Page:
Apr 4, 2011, 11:00 AM EDT
There was a time from the late 60s through to about the mid-80s when going to the ballpark was an unpleasant and, at times, dangerous experience. Alcohol flowed too freely, security was lax and ticket prices were cheap enough to where people who weren’t particularly invested in baseball games for baseball games’ sake didn’t think twice about showing up, more interested in partying or raising hell than in following the action. Sadly, Thursday night’s horrifying beating of a man outside of Dodger Stadium reminded us of that time.
As of this morning the victim of the attack, Bryan Stow, a paramedic from Santa Cruz, remains in a medically-induced coma and his friends say that there has been no change in his condition. Meanwhile, in the wake of the attack, Los Angeles Mayor Antonio Villaraigosa, San Francisco Mayor Edwin M. Lee and police chiefs from both cities issued a statement of condemnation and urged civility among fans:
“This attack is unconscionable behavior that will not be tolerated in either of our ballparks or in either of our cities. Once apprehended, the attackers will be prosecuted to the fullest extent of the law. Public safety is the top priority for all of us, and even one act of random violence is unacceptable.
“Baseball is a family sport that has unified our country after times of crisis and tragedy. This senseless act of violence has no place in our society and certainly not in our national pastime.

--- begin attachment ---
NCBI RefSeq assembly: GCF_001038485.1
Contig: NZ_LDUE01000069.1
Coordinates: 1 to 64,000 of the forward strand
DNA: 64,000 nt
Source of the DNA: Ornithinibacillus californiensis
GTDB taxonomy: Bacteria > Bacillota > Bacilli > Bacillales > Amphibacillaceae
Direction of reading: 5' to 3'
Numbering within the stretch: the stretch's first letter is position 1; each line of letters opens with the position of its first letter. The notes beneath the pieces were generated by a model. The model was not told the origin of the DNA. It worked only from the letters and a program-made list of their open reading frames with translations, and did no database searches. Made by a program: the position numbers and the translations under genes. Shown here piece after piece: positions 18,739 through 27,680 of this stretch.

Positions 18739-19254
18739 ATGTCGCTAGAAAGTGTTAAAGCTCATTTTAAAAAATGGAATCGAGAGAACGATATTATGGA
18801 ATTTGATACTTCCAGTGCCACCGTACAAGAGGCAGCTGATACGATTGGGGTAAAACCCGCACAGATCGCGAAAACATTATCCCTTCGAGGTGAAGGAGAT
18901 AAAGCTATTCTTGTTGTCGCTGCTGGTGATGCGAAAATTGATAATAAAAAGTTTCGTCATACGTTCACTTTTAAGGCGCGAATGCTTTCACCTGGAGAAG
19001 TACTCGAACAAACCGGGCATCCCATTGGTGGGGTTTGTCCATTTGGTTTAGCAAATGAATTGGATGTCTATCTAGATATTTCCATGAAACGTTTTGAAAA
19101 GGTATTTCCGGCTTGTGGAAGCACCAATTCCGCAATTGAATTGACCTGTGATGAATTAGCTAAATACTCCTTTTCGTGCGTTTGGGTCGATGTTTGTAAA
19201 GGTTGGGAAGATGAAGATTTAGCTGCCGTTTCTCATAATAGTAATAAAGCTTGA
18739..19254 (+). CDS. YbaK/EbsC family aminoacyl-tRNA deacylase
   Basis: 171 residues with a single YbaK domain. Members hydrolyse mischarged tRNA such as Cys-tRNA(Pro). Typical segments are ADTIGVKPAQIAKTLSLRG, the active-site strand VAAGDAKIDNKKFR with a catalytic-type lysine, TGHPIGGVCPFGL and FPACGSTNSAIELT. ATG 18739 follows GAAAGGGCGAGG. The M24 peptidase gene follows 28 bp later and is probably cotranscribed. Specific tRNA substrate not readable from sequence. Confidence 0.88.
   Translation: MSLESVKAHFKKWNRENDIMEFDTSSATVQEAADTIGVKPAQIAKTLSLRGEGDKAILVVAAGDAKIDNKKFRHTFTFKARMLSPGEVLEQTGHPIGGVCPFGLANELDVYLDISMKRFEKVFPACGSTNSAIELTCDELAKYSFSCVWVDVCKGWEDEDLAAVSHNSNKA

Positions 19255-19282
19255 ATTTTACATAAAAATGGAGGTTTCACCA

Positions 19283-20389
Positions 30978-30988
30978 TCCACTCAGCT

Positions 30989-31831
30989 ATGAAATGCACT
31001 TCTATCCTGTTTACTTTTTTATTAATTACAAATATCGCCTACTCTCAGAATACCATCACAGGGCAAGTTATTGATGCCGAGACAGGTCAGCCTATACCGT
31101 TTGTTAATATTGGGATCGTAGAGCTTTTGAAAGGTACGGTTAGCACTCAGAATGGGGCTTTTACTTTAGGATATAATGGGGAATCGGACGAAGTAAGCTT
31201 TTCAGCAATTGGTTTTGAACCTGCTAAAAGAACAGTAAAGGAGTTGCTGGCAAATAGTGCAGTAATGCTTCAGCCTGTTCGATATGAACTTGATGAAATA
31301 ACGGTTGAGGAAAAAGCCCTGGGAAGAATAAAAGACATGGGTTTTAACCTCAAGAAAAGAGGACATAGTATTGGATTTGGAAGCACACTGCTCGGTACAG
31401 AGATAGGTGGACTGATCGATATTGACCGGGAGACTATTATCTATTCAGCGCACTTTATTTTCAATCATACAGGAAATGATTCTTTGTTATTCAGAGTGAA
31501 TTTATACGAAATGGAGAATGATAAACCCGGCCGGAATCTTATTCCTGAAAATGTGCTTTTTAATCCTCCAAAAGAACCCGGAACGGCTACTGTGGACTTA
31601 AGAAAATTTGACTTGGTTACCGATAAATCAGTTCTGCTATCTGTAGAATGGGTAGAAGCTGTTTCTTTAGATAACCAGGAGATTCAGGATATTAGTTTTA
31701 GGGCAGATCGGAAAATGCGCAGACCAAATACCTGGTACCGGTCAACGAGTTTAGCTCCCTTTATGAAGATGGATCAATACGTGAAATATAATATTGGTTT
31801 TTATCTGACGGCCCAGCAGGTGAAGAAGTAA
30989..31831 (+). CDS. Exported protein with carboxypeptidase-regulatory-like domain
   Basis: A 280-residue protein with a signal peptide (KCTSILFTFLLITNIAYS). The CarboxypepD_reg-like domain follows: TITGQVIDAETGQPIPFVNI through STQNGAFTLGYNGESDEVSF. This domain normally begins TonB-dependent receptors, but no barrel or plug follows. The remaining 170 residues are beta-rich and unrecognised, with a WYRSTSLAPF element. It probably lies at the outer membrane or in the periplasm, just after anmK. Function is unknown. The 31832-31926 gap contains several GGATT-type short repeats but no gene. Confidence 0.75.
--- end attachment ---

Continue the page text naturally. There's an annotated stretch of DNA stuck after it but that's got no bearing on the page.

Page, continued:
“The Giant/Dodger rivalry is one of the most storied in all of sports, dating back to when the teams played across town in New York City before their moves to California. This is a great rivalry between teams competing on the field of play. That’s where it must stay.
“We call on our respective citizens to stand together in honor of that rivalry as you have done throughout the years. Root hard for your teams, and do so with civility and common decency.
“Our thoughts and prayers are with the victim, Bryan Stow, and his family. The best thing that we as a community of baseball fans can do to support Bryan and his family is to rise above this outrageous act and exercise good sportsmanship and mutual respect for each other.”
Perhaps more effective than the call for civility, however, is the fact that L.A. has issued a $10,000 reward for information leading to the arrest of the attackers. Here’s hoping that it is righteously claimed, and soon.
- The average Major League Baseball salary this year will be more than $4 million — a record 0
- 2015 Preview: Tampa Bay Rays 15
- The Cubs assign Kris Bryant and Addison Russell to the minors, option Javier Baez as well 70
- 2015 Preview: Arizona Diamondbacks 8
- 2015 Preview: Toronto Blue Jays 69
- Mariners prospect Victor Sanchez has died 26
- 2015 Preview: Chicago White Sox 15
- Did David Ortiz admit to more than he realized with his Players’ Tribune editorial? 88
- Ex-Cardinals outfielder Curt Ford was assaulted in St. Louis and told to “go back to Ferguson” (122)
- David Ortiz: “Nobody in MLB history has been tested for PEDs more than me” (118)
- The MLBPA releases a statement on Kris Bryant, mentions possible litigation (90)
- Rob Manfred says it would be hard to reinstate Pete Rose in a limited way (89)
- Did David Ortiz admit to more than he realized with his Players’ Tribune editorial? (88)